In the seventeenth and eighteenth centuries, objects, texts and people travelled around the world on board Dutch ships. The essays in this book explore how these circulations transformed knowledge in Asian and European societies. They concentrate on epistemic consequences in the fields of historiography, geography, natural history, religion and philosophy, as well as in everyday life. Emphasizing transformations, the volume reconstructs small semantic shifts of knowledge and tentative adjustments to new cultural contexts. It unfolds the often conflict-ridden, complex and largely global history of specific pieces of knowledge as well as of generally-shared contemporary understandings regarding what could or could not be considered true. The book contributes to current debates about how to conceptualize the unsettled epistemologies of the early modern world.
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S. Friedrich und A. Brendecke, Ludwig-Maximilans-Universitat Munich, Germany; S. Ehrenpreis, Universitat Innsbruck, Austria.Review:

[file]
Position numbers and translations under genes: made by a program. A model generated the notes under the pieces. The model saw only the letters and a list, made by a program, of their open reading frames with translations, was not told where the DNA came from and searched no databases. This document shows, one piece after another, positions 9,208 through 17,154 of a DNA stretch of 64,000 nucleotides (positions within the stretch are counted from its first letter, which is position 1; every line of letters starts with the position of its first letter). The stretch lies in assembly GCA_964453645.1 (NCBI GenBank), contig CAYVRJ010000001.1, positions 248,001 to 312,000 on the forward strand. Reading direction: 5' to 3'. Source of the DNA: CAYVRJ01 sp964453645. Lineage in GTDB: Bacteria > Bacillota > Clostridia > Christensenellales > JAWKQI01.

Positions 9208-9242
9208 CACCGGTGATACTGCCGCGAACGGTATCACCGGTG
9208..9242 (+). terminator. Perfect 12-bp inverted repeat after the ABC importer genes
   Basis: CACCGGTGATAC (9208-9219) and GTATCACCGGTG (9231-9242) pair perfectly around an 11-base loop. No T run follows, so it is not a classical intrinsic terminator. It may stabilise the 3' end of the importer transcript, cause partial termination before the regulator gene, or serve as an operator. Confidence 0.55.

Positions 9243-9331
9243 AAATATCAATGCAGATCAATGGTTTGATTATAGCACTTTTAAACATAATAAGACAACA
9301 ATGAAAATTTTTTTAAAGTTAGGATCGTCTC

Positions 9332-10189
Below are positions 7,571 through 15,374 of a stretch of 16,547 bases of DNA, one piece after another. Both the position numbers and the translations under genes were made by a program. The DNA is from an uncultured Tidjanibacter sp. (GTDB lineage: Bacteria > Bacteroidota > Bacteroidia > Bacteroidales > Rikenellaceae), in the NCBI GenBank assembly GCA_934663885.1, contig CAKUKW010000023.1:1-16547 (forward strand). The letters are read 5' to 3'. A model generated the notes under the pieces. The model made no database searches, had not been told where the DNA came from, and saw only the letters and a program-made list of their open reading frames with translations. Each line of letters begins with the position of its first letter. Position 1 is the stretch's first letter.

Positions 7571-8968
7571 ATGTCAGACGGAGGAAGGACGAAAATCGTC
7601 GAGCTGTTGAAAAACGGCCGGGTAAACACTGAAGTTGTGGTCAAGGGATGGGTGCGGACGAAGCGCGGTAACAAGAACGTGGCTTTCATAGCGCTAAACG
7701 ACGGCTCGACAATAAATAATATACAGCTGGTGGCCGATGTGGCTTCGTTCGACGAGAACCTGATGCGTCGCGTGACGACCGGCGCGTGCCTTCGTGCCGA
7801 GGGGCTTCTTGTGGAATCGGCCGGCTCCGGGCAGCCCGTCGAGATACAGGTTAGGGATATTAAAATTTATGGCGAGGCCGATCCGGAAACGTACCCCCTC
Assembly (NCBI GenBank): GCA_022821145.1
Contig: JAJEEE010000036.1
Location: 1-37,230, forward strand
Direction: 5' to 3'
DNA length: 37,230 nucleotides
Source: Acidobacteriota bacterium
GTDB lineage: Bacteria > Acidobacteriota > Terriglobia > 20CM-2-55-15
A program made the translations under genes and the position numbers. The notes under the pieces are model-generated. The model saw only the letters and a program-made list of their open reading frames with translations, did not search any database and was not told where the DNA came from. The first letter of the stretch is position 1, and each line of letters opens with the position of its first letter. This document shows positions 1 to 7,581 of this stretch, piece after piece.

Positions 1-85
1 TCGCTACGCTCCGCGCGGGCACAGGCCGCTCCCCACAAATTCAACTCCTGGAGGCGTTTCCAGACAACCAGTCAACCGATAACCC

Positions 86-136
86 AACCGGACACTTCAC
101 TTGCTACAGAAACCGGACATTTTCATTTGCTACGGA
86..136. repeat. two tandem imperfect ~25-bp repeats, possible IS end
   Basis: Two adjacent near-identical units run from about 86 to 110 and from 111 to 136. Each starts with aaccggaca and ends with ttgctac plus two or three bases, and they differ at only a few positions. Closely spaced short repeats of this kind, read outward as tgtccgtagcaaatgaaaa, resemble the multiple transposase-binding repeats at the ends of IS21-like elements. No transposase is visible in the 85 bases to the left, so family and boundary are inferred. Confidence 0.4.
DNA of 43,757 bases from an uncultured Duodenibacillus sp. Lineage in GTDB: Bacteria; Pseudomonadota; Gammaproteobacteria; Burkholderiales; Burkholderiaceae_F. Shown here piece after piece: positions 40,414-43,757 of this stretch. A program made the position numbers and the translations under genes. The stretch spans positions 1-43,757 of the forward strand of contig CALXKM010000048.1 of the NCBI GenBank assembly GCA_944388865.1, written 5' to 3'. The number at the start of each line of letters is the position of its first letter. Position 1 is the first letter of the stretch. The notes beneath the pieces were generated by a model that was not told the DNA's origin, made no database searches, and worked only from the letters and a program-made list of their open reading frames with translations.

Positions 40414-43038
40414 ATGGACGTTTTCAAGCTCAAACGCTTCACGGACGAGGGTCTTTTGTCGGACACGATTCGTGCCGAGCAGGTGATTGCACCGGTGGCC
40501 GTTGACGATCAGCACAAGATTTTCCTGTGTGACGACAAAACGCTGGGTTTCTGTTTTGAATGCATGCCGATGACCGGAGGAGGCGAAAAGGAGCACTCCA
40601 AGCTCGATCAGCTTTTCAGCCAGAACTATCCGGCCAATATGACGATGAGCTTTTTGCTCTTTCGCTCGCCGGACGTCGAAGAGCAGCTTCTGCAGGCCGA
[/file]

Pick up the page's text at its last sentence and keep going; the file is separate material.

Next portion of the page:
"[...] however, I am convinced that this book makes an innovative and important contribution to the spatial approach in the history of knowledge."Karel Davids in: www.sehepunkte.de
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Buchbeschreibung Walter De Gmbh Gruyter Mai 2015, 2015. Buch. Buchzustand: Neu. Neuware - In the 17th and 18th centuries, people, objects, and texts travelled around the world aboard Dutch ships. This book explores how these circulations transformed the knowledge in Asian and European societies. It focuses on epistemic changes in historiography, geography, religion, philosophy as well as in everyday life. Emphasizing transformations, the volume reconstructs semantic shifts of knowledge as well as adjustments to new cultural contexts. 257 pp. Englisch. Artikel-Nr. 9783110370966